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  12. Sorry, can't meet at 14th; I got caught by a Blogger flipping non-existent condos over there awhile back...

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  13. Bubbleheads,
    The market is still holding up. And there have been no serious dropoffs in price yet. Many of the people renting and waiting for the housing bubble to collapse are still waiting. What if this housing bubble isn't a bubble afterall?????

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  14. "What if this housing bubble isn't a bubble afterall?????"

    It certainly is a bubble in real dollars. If prices stabilize in nominal dollars, then we have hyperinflation which is a very serious problem

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  15. waiting for godotJuly 18, 2006 4:40 PM

    "What if this housing bubble isn't a bubble afterall????? "

    A watched pot never boils...The fastest way to make the bubble pot is to go out and buy a nice 1Br condo for about 550k. That should speed things up

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  16. Bubbleheads,
    hyperinflation. Inflation. Deflation. Stagflation. Bubbleheads here have now turned into economists. Not long ago, i didn't hear all the fancy rationalizations. All I heard was that housing prices would fall and fall hard. How much longer before capitulation from the bubbleheads? It's ok to be wrong. The flippers will tell you that.

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  17. I would call the first post a drop off. I looked at those homes in clarksburg, I cant believe they dropped that fast. I am sooooo glad I didnt listen to all of the idiots out there claiming there is no bubble. So why dont you admit you were wrong nate?

    12% off the peak in Clarksburg MD?

    It is 480K

    http://www.quickdeliveryhomes.com/qdh_detail.shtml?orderparam=pri&cat=MD&plan_id=32639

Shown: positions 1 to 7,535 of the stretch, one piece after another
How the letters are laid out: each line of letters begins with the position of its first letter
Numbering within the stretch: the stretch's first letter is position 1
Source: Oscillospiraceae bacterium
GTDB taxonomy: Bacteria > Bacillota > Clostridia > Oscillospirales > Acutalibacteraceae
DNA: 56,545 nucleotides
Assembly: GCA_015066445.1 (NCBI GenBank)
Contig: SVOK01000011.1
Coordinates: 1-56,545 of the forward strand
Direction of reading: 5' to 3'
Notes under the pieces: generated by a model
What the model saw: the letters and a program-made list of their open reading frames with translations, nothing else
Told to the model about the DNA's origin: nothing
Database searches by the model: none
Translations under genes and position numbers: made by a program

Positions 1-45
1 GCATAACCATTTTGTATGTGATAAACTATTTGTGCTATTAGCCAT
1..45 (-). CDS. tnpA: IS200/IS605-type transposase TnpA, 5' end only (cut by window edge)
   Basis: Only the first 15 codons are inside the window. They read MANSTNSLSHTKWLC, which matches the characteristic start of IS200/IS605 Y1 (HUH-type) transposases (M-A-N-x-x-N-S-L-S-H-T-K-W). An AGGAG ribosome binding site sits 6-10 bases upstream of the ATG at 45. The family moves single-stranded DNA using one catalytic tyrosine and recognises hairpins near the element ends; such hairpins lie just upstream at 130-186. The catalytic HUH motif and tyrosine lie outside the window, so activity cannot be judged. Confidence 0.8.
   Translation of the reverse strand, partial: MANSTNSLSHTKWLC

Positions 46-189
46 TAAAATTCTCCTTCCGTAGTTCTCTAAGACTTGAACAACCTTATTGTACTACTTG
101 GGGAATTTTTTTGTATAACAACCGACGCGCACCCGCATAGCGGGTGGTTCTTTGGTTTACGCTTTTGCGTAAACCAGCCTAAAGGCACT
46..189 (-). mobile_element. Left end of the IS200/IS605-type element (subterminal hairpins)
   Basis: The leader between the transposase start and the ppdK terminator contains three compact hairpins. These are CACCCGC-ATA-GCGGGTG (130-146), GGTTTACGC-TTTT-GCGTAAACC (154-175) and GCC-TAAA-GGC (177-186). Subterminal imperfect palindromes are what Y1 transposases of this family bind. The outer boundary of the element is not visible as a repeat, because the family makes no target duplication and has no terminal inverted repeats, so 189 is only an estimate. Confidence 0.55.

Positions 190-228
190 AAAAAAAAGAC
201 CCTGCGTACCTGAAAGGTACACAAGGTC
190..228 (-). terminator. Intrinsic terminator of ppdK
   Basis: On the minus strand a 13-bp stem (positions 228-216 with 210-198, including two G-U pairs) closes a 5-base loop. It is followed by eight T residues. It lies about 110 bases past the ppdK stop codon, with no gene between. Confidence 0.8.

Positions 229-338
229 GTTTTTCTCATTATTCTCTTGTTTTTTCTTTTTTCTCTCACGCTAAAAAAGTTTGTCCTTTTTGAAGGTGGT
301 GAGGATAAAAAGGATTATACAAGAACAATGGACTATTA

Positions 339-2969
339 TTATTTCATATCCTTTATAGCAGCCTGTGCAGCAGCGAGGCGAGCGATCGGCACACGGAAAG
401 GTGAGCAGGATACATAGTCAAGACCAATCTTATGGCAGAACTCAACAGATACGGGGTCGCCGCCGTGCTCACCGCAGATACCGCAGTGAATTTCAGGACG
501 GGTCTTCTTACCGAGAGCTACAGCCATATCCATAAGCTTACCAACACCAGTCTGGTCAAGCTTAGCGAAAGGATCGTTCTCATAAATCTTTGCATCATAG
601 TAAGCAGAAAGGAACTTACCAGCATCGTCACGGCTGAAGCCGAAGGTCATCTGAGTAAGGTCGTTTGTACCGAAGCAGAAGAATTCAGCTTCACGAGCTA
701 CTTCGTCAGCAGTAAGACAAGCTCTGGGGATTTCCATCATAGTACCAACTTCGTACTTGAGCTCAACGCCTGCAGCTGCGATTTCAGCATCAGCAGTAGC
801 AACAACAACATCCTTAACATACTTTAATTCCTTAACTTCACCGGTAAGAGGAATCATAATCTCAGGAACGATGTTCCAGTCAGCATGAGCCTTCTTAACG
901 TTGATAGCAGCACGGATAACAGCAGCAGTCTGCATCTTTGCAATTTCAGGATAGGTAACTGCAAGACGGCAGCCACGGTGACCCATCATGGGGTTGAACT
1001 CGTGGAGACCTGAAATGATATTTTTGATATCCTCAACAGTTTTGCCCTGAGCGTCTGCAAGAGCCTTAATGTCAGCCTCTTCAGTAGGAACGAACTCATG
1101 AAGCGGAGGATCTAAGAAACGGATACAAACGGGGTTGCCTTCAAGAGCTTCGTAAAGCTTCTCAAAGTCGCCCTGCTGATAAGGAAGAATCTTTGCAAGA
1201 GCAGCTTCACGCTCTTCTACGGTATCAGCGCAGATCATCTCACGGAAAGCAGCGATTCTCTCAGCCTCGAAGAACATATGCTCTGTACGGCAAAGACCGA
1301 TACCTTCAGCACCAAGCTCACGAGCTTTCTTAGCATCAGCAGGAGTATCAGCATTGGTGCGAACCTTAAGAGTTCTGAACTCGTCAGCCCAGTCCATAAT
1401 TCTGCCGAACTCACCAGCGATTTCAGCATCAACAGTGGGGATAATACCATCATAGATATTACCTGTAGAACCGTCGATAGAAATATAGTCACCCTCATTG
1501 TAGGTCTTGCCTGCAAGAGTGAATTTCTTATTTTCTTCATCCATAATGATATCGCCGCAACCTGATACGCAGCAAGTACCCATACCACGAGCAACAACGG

It was 546K

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  18. But 480 is still a lot of money. And a 12% drop from the high really isn't bad in terms of the overall market. It may be bad for the investor or homeowner.
    There are some bubbleheads on this board that think prices are going to be cut in half. Maybe for condos. But this market is incredibly strong.

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  19. If homes were still selling like they were last summer, housingheads might be justified in taunting the bubbleheads about when the crash was coming.

    The fact that six months of inventory have piled up in about 7 months time shows that sales have hit an (almost)dead stop. Price declines DON'T happen overnight. The psychology of real estate is much slower than that. Why are the housingheads in such a hurry to get there??? This could take years to hit bottom. Last year, you were tauting us about when a slow down would occur. Now that it has, you are asking when prices will decline. Sigh. I suppose we will have to have suicides and 50% unemployment before you will concede defeat.

    If you watch any market show in the AM, you would notice that analysts consider the housing slowdown a done deal. The pain is coming. Saying, "It isn't here yet, so you must be wrong" when it has clearly begun is stupid.

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  20. so my question is when will the ultra expensive condos that were selling for 400K eventually fall to 200K?